Mortgage rates drop across the board: Third straight week of lower rates

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The average cost of a 30-year fixed-rate mortgage fell this week to 3.21 percent, down from 3.32 percent last week, according to Bankrate’s weekly survey of large lenders. This is the third week in a row the average 30-year fixed rate decreased.

A year ago, the benchmark rate stood at 3.55 percent. Four weeks ago, the rate was 3.31 percent. The 30-year fixed-rate average for this week is 0.35 percentage points below the 52-week high of 3.56 percent, and is 0.28 percentage points higher than the 52-week low of 2.93 percent.

The 30-year fixed mortgages in this week’s survey had an average total of 0.34 discount and origination points.

Over the past 52 weeks, the 30-year fixed has averaged 3.19 percent. This week’s rate is 0.02 percentage points higher than the 52-week average.

  • The 15-year fixed-rate mortgage fell to 2.48 percent from 2.57 percent.
  • The 5/1 adjustable-rate mortgage fell to 3.04 percent from 3.17 percent.
  • The 30-year fixed-rate jumbo mortgage fell to 3.40 percent from 3.44 percent.

At the current 30-year fixed rate, you’ll pay $433.01 each month for every $100,000 you borrow, down from $436.30 last week.

At the current 15-year fixed rate, you’ll pay $665.85 each month for every $100,000 you borrow, down from $670.09 last week.

At the current 5/1 ARM rate, you’ll pay $423.76 each month for every $100,000 you borrow, down from $430.83 last week.

Results of’s weekly national survey of large lenders conducted April 21, 2021 and the effect on monthly payments for a $165,000 loan:

Weekly national mortgage survey
Breakdown 30-year fixed 15-year fixed 5-year ARM
This week’s rate: 3.21% 2.48% 3.04%
Change from last week: -0.06 -0.09 -0.13
Monthly payment: $714.47 $1,098.65 $699.21
Change from last week: -$5.43 -$7.00 -$11.66

Where mortgage rates are headed

Mortgage experts were evenly mixed in the rate trend predictions in Bankrate’s survey this week (April 15-21). In response to Bankrate’s weekly poll, half said rates will remain the same  and half expect them to fall.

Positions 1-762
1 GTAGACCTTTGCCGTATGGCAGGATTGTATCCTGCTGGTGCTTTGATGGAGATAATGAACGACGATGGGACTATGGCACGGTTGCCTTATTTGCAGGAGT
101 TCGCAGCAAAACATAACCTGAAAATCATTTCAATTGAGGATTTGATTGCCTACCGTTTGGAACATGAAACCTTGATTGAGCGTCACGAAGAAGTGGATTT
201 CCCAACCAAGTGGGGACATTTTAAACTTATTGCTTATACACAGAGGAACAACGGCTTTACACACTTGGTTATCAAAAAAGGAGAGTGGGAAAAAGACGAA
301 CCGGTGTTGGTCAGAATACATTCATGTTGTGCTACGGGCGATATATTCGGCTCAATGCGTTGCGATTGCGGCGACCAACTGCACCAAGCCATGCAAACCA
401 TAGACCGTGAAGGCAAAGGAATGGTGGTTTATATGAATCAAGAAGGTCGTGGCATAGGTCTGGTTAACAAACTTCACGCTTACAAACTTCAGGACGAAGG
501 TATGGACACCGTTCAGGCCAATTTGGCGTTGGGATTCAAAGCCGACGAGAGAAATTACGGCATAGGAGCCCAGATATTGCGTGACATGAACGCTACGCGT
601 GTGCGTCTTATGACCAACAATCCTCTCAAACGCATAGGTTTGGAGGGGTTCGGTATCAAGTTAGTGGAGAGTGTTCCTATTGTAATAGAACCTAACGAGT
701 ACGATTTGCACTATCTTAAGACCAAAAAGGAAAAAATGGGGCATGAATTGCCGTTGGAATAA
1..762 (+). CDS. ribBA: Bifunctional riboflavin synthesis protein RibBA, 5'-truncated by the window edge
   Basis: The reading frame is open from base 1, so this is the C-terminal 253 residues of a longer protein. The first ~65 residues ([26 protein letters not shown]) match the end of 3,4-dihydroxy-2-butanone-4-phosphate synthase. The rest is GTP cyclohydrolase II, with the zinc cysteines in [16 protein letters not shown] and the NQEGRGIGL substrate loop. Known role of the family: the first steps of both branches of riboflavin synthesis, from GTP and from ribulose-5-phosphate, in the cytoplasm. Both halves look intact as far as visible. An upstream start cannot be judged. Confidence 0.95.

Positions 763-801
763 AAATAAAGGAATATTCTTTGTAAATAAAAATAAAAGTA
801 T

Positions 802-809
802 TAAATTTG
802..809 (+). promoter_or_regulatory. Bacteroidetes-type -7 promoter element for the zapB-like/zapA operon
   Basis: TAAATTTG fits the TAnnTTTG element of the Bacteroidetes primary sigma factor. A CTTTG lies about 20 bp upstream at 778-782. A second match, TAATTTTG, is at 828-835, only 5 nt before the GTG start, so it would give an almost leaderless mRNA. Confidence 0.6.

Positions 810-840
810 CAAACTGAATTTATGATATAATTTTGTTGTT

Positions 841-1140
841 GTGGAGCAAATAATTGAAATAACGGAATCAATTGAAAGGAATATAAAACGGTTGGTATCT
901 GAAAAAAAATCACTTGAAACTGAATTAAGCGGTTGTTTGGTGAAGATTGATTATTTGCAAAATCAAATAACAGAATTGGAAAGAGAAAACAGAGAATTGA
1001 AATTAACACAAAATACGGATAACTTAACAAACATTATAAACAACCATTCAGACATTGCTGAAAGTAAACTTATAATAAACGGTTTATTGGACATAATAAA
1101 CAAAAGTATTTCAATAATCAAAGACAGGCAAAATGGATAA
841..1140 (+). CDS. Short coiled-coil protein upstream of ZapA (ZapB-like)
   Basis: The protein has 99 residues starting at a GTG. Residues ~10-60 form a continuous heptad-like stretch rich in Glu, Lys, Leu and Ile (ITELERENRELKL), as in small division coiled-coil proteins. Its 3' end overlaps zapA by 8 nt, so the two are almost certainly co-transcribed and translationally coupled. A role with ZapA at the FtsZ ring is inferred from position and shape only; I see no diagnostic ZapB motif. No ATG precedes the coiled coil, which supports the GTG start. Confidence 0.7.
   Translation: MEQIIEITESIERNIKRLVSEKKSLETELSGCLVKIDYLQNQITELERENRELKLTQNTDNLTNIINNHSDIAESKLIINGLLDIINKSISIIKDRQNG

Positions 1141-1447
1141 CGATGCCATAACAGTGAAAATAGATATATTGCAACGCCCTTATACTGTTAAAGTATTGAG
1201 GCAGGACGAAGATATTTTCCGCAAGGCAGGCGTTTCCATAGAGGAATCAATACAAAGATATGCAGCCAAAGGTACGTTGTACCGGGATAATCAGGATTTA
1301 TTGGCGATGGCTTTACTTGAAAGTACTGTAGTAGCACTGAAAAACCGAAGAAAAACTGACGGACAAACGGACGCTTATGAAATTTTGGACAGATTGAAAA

COVID-19 remains a threat to much of the world, a reality that has created clouds over the global economic outlook, says Logan Mohtashami, housing analyst at HousingWire.

“We are getting closer and closer to being able to walk the earth freely here in America, but this isn’t the case in other countries,” he says.

Refinances are a little more attractive this week

Rates are a cut above the record lows of earlier this year. The rate on 10-year bonds issued by the U.S. government has stayed above 1.5 percent in recent weeks. The 10-year Treasury is closely tied to 30-year mortgage rates.

Even if you don’t own 10-year Treasury notes, the rate on the benchmark bonds still can affect how much you pay for your mortgage. The 10-year Treasury acts as a reliable indicator of economic sentiment and as a key benchmark for mortgage rates. In 2019, the gap between the 10-year Treasury and the 30-year mortgage averaged 1.79 points, according to a Bankrate analysis of data compiled by the Federal Reserve Bank of St. Louis.

A year ago, the rate on the 10-year Treasury was north of 1.9 percent. Then the coronavirus pandemic hit, and rates on 10-year bonds plummeted. The 10-year rate fell as low as 0.52 percent in August.

The bottom line: It may be time to do that refinance sooner rather than later.

The national survey of large lenders is conducted weekly. To conduct the National Average survey, Bankrate obtains rate information from the 10 largest banks and thrifts in 10 large U.S. markets. In the national survey, our Market Analysis team gathers rates and/or yields on banking deposits, loans and mortgages. We’ve conducted this survey in the same manner for more than 30 years, and because it’s consistently done the way it is, it gives an accurate national apples-to-apples comparison. Our rates differ from other national surveys, in particular Freddie Mac’s weekly published rates. Each week Freddie Mac surveys lenders on the rates and points based on first-lien prime conventional conforming home purchase mortgages with a loan-to-value of 80 percent. “Lenders surveyed each week are a mix of lender types – thrifts, credit unions, commercial banks and mortgage lending companies – is roughly proportional to the level of mortgage business that each type commands nationwide,” according to Freddie Mac.